What Is IEC 61508 and How Is It Linked To Cybersecurity?

What Is IEC 61508 and How Is It Linked To Cybersecurity?

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The IEC 61508:2010 is the second edition and the current international standard issued by the International Electrotechnical Commission (IEC) for the functional safety of electrical, electronic, and programmable electronic (E/E/PE) systems related to safety. The standard provides a safety-based risk approach to ensure the safety of a system that needs protection from hazards internal or external to the system.

IEC 61508:2010 is an umbrella performance-based standard primarily for manufacturers and suppliers of devices and is also applied directly to industries where industry-specific standards do not exist. To support the standard, IEC has since developed industry-specific derivative standards, such as:

  • IEC 61513 defines requirements and recommendations for the instrumentation and control of systems critical to the safety of nuclear power plants
  • IEC 61511 sets out practices for designers, integrators, and users of the engineering of systems that ensure the safety of an industrial process in the process industry sector. The scope of this standard includes several types of manufacturing processes, such as refineries, petrochemical, chemical, pharmaceutical, pulp and paper, and power
  • IEC 62061 provides requirements that apply to the system-level design of all types of machinery safety-related electrical control systems
  • IEC 62279 covers the development of software for railway control and protection

The IEC organization has identified the following safety-related systems to which the standard can be applied:

  • Emergency shutdown systems
  • Fire and gas systems
  • Turbine control
  • Gas burner management
  • Crane automatic safe-load indicators
  • Guard interlocking and emergency stopping systems for machinery
  • Medical devices
  • Dynamic positioning to control a ship’s movement when in proximity to an offshore installation
  • Railway signaling systems including moving block train signaling
  • Variable speed motor drives used to restrict speed as a means of protection
  • Remote monitoring, operation or programming of a network-enabled process plant
  • Information-based decision support tools where erroneous results affect safety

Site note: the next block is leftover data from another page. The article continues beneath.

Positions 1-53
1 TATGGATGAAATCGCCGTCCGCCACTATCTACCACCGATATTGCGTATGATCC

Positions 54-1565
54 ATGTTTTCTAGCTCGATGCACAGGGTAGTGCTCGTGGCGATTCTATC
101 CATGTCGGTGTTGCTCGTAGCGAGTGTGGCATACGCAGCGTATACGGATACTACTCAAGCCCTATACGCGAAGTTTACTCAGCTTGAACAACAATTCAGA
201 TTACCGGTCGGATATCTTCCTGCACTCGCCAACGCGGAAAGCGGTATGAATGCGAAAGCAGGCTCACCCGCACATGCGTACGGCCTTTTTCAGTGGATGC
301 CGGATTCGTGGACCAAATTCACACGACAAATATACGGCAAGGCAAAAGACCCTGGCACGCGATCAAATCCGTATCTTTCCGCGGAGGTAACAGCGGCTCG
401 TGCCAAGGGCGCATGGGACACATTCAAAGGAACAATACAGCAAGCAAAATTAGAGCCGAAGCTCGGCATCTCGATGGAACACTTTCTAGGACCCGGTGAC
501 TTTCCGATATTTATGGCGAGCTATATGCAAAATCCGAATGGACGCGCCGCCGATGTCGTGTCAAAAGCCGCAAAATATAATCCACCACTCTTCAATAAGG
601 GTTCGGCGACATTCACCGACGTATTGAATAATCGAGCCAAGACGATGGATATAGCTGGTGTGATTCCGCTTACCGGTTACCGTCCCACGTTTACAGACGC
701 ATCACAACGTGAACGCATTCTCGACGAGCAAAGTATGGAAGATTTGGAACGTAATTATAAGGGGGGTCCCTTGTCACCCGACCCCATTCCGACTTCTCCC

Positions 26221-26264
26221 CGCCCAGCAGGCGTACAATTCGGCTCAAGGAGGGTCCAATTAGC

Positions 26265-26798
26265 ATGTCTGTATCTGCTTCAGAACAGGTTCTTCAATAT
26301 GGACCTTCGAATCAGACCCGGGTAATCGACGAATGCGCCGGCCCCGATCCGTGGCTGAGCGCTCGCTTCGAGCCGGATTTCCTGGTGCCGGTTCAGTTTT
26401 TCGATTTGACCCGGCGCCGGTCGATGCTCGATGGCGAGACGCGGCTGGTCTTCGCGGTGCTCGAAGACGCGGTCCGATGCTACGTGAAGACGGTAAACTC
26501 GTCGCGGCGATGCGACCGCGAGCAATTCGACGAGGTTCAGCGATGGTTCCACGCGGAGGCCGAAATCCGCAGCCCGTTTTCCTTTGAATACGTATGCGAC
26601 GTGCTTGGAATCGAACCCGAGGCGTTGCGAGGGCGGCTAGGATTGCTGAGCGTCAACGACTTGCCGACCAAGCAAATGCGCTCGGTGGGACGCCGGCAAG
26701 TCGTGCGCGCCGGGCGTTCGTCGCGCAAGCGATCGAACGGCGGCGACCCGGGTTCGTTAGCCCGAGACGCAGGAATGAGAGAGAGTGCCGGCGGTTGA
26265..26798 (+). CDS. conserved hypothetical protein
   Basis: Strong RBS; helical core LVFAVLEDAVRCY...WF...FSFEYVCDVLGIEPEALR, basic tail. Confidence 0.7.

This article provides an overview of the IEC 61508 standard.

The seven parts of IEC 61508

The IEC 61508 standard lists the requirements for ensuring industrial systems are designed, executed, operated, and maintained to give the required safety integrity level (SIL). The standard specifies techniques that all stakeholders in the supply chain can follow to avoid systematic failures and ensure the use of common terminology and system parameters.

The standard is in seven (7) parts:

IEC 61508-1

Part one defines the overall safety lifecycle process and applies to the performance of the E/E/PE system in the industrial process. The standard employs qualitative or quantitative techniques to identify the process risk to the safety-related system. These techniques may focus on activities like project management, quality assurance, and configuration management.

IEC 61508-2

Part two provides requirements and objectives for the safety development of the E/E/PE system.

IEC 61508-3

Part three provides objectives for the safety development of the software residing in the E/E/PE system.

IEC 61508-4

Part four provides the definitions, abbreviations, and terminology used in the safety process that must be adhered to maintain consistency.

IEC 61508-5

Part five provides the formal approach for determining the Safety Integrity Level (SIL) of the safety system (SIS or SRS).

IEC 61508-6

Part six offers guidelines for applying IEC 61508 parts two and three.

IEC 61508-7

The final part of IEC 61508 provides the safety techniques and measures relevant to parts two and three. These are industry-wide methods that the standard employs for safety.

Scope of IEC 61508